I was in Sarasota, Florida. I had flown to Orlando on the 10th. Drove to Sarasota to organize a get-together of old friends, alumni friends. One of our number had just been diagnosed with cancer. We were going to - as a group - make sure that he was able to get to all his treatments and be taken care of.
I was staying with an old friend only a few blocks away from the elementary school where George W was reading to the kids. I was held up in traffic as his limo sped off to the Sarasota Airport. I had been buying Shrimp and vegetable platters at Sam's CLub for the "party". I was driving right next to the airport and could see AirForce One from my car.
My friend remarked when I finally returned to his house and we were watching the awful events of that morning, that it was ironic that after many years of being in Chicago, that I would be back in Sarasota with old friends for the "end of the world". We were all pretty shook up at the time.
I had planned to be in Florida for the week. Good thing! Flights weren't going anywhere.
Miraculously, my flight was originally scheduled for the following Saturday mid-day out of Orlando. ANd it was the first flight out of Orlando to leave after the shut down of 9/11! We took off on time for Chicago! Amazing!
The flight was full of United pilots and attendants trying to get back to home base. There were only a few of us non-United personnel.
When I got back to my car, parked in long-term parking at OHare, there was a guy standing there beside my car. I didn't know what to think. It was kind of dark. I thought I might have to defend myself. I stiffened up. But he just watched me put my bags in the trunk. He never said a word. Never made a move toward me. He just got on his cell and then walked away.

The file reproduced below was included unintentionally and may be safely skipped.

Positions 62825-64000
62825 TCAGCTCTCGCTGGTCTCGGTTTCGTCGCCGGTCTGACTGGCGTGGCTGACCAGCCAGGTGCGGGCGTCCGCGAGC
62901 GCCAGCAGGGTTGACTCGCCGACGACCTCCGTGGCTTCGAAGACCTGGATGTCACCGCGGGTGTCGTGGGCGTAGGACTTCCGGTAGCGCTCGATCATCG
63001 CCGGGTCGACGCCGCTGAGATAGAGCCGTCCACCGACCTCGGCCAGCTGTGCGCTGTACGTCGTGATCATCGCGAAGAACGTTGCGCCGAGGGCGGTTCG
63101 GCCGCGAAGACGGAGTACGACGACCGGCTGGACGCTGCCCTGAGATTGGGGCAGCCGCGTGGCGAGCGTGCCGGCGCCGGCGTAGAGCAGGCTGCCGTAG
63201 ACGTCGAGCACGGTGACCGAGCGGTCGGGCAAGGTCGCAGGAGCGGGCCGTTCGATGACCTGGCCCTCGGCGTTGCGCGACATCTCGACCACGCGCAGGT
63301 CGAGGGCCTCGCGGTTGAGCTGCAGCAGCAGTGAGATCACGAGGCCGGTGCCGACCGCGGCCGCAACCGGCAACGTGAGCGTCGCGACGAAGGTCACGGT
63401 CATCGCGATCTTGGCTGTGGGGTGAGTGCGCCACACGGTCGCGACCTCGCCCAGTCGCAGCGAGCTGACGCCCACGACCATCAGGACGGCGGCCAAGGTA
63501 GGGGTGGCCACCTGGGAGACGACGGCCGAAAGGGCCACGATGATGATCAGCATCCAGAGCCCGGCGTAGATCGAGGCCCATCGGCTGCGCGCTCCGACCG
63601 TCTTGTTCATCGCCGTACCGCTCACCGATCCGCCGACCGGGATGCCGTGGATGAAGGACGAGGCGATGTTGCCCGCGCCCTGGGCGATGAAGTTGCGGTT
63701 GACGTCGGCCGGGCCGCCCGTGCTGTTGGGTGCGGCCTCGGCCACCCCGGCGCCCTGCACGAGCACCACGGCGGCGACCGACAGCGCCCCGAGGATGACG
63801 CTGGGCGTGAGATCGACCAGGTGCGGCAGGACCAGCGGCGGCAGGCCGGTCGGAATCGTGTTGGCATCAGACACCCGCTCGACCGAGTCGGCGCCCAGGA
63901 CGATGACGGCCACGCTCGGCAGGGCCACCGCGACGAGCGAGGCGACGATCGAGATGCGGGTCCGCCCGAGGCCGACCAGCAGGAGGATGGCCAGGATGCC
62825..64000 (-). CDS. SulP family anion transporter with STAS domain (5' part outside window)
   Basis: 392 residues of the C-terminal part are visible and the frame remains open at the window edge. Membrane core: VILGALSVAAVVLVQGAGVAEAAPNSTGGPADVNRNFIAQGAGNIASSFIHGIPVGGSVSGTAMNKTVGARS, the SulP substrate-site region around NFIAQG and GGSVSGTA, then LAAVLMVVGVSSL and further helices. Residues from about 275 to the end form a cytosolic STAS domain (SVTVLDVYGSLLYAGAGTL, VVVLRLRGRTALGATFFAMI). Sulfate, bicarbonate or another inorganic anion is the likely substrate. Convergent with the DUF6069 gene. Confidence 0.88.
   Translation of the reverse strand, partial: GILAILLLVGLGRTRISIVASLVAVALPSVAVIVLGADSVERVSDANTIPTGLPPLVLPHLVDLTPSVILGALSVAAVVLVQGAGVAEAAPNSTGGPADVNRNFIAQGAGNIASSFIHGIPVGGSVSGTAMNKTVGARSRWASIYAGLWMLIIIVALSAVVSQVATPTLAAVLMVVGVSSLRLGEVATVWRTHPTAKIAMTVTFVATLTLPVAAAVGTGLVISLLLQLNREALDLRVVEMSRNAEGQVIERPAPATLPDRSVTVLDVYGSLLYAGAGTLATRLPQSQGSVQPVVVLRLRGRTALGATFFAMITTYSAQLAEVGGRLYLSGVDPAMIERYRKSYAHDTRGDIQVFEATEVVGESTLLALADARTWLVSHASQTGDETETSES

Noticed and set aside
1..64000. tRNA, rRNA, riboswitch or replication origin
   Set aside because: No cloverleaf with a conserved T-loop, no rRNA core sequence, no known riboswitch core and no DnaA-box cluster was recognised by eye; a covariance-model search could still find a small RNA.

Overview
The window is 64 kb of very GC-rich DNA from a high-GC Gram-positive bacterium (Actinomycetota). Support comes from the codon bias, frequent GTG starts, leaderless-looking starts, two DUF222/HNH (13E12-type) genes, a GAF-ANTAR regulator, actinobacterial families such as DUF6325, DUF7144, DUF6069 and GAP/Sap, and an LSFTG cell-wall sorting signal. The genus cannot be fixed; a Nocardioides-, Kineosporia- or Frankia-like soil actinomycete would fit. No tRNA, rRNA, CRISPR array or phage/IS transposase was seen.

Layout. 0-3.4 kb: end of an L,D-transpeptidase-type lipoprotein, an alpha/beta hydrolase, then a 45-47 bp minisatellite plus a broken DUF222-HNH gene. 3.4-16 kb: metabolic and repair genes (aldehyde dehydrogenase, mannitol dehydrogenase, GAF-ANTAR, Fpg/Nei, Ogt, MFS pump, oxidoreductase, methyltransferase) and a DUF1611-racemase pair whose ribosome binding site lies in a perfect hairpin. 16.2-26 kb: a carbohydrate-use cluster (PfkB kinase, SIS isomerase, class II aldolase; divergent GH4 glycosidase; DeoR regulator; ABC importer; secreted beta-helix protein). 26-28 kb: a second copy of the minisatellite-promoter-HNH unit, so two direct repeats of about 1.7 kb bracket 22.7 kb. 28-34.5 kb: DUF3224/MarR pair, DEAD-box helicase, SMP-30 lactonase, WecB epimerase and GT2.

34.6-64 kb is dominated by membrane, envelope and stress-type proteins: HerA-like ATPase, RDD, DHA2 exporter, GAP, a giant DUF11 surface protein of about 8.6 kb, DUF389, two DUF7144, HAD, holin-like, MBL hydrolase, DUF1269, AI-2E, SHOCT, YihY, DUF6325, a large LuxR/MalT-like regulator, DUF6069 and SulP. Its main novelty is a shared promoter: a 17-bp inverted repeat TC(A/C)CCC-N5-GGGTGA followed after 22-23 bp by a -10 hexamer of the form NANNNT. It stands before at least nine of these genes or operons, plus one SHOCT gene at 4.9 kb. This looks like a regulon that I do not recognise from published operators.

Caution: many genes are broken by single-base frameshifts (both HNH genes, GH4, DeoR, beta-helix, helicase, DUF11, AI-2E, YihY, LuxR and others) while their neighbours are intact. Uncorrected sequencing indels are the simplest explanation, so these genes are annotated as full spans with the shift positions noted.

Guess all my talk about the "big event" planned for 9/11 might have caught the attention of some listening agency. Don't know.
Will never know.
The 10th anniversary was a rush of memories.
I was in Bethpage, Long island, NY. I was making a copy on a copier machine, when I overheard behind me 2 ladies taking about a plane hitting a building. I thought that they were talking about a tv movie. I then was walking back to my desk, and a co-worker mentioned to me that a plane just hit the WTC. I put the 2 stories together, got on my laptop and sure enough it was on Yahoo. The company dismissed everyone from work within an hour.
I was a bit scared that night, because I was staying at the Marriott nearby which is the highest building on Long isalnd, and thinking could it happen again out here! Luckily nothing happenned.
I was in college at the time, doing my student teaching in a Kindergarten classroom. We had just said the pledge and were singing an American song. Someone came into the room and said something was going on. I went down to the office of the school and couldn't believe what I had seen on tv.
At graduation that year, Thomas Von Essen, the former fire commissioner, gave a speech.
I was at work in Pittsburgh discussing with the CEO the timing of my retirement. I spent the next 9 months at the Marriott Marquis Times Square managing our local subsidiary in the clean-up effort. Then I retired. I was born and bred in or around "the City," like many others, and will never forgot the atrocity.